5 Effective Ways to Recover after an Intense Workout

Sports scientists now agree that allowing the correct recovery and sufficient recovery time is essential. It should form part of your workout plan and not just remain an occasional afterthought. Over time, physiological stress without recovery can lead to compromised immune function, leaving you vulnerable to disease, the opposite of what we’re trying to achieve by working out. Follow on for 5 Effective Ways to Recover after an Intense Workout!

1. Cool Down

Recovery begins with a cooling down period, which typically includes some light exercise such as walking. The purpose is more to allow your heart rate to return to normal and reduce muscle soreness and injury than it is about lowering your body temperature, although you may find that result too.

If you find aches and pains continuing after your cooling down period, it may help to use one of these cooling mattresses for active people.

2. Savasana

Also known as the ‘Corpse Pose’ in yoga, Savasana is no longer only something practiced at the end of a yoga class. It is being recommended by sports scientists and professional trainers as something that can benefit everyone, especially after heavy exercise, as it helps your body return to a state of balance after the physiological stress of a workout.

The objective is to relax your body one muscle at a time while focusing on your breathing. It’s a 5-10 minute mindfulness meditation where you focus on breathing, and lying flat on the floor in corpse mode.

3. Rehydrate & Snack

Any intense exercise will have spent a large portion of the body’s store of energy and nutrients, so it’s essential to replace these. For best effect, it’s recommended you do this within 45 minutes from the end of your workout.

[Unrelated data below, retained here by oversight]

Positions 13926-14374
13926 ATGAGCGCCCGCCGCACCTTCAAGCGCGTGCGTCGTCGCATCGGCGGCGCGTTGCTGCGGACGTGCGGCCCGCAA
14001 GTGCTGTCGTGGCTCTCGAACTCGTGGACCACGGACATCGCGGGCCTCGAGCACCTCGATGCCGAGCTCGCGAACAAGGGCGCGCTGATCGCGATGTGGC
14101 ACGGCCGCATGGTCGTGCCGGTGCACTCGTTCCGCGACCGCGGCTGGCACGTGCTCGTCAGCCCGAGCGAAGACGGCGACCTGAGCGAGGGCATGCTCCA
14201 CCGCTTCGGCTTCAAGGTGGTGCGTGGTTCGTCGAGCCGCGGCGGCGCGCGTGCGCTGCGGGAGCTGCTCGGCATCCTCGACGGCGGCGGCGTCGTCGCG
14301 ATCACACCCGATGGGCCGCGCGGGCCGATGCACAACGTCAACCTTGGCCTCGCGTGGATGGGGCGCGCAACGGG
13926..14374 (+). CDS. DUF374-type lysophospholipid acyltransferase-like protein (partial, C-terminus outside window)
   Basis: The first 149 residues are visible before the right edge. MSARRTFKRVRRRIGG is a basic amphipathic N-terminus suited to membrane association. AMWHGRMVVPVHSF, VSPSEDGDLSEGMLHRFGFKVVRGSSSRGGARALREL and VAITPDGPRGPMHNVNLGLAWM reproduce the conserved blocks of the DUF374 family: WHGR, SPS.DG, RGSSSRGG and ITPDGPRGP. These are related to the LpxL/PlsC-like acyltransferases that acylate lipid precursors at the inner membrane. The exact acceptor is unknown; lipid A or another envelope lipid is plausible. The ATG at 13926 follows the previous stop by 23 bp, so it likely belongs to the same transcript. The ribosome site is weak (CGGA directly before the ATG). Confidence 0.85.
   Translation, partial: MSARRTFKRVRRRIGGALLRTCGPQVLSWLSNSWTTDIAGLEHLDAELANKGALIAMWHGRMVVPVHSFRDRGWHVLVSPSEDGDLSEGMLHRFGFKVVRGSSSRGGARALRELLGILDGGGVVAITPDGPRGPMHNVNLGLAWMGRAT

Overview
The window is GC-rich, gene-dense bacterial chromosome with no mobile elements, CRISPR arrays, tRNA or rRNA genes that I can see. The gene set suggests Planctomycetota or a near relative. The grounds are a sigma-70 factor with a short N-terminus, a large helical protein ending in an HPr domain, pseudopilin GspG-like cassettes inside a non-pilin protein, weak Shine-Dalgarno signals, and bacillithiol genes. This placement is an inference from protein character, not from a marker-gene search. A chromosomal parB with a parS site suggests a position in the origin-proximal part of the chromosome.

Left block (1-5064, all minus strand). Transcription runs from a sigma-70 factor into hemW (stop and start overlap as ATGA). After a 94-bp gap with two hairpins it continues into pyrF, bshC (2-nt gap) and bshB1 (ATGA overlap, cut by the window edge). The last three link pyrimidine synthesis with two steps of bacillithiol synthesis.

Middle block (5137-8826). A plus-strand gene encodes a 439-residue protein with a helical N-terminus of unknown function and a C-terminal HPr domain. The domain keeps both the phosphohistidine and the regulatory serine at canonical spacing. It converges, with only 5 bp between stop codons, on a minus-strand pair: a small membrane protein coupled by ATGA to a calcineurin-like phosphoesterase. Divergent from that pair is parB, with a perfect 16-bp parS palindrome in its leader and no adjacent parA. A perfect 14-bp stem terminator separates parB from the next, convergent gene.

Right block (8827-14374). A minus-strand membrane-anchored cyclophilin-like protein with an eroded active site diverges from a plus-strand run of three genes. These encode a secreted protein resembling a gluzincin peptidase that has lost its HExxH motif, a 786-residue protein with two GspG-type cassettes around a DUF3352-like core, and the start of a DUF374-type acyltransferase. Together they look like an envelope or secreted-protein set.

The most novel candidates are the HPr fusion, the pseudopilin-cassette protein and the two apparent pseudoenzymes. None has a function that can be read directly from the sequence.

Water, coconut water, green tea, and low-sugar sports drinks (containing electrolytes to prevent cramping) are suitable for rehydrating. A healthy snack containing carbohydrates to help restore energy and protein for muscle recovery will help you replenish nutrients and avoid exhaustion.

4. Rest Days (light exercise)

Light exercise such as walking, swimming, and yoga exercise different muscle groups, resting the ones you’ve recently stressed. Aside from this, benefits include the prevention of lactic acid build-up and boosting circulation.

5. Additional Therapies

Something that’s easily accessible to amateurs and professionals alike, is the ability to monitor breathing and heart rate. Indeed, this is so easy to do with the wearable technology available today; it’s becoming the norm for those who do intense exercise.

Professional sportsmen and sportswomen often use some additional therapies. While you may not need them yourself, we’ve included a few for completeness, as you’ve probably heard of them:

  • Massage
  • Compression bandages can aid in healing
  • Cryotherapy can reduce injury, inflammation and pain
  • Hydrotherapy for pain relief
  • Hyperbaric Oxygen Therapy

The next time you plan your workouts, you’re bound to feel greater benefits if you allow time for recovery and replenishment. Why not try our FREE energy increase method? It’s not difficult to follow these basic ideas, and the upside will be evident almost right away. Just as with most other things in life, it’s important to get the cool down right. Trying to burn hot all the time will just lead to fatigue and breakdown in the end.

Which methods of recovery work best for you after intensive, ‘heavy’ workouts? Let us know in the comments below, and join in the conversation on FacebookTwitter & Instagram

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